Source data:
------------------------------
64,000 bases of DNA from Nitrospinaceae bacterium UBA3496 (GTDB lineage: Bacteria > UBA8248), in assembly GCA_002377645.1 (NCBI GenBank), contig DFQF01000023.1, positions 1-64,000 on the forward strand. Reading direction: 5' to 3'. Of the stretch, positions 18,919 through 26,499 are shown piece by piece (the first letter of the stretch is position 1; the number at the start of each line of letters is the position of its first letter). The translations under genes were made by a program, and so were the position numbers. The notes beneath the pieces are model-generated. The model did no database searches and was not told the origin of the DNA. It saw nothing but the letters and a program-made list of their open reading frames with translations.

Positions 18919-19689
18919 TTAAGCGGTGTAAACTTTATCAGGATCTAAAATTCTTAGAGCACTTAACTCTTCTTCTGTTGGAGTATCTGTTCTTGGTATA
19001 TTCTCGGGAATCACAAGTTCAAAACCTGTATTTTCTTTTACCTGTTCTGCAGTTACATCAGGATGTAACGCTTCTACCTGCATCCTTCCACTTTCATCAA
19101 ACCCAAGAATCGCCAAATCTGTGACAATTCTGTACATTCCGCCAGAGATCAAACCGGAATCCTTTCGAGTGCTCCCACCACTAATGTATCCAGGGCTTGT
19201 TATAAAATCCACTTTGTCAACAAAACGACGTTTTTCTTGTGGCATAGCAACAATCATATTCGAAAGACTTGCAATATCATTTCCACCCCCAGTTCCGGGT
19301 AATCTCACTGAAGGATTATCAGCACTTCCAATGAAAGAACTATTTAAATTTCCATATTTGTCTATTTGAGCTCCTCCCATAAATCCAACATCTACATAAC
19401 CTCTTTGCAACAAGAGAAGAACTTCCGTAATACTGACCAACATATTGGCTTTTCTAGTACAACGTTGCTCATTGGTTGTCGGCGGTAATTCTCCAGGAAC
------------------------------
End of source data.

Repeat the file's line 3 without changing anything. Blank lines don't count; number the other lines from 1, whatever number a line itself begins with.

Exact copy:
18919 TTAAGCGGTGTAAACTTTATCAGGATCTAAAATTCTTAGAGCACTTAACTCTTCTTCTGTTGGAGTATCTGTTCTTGGTATA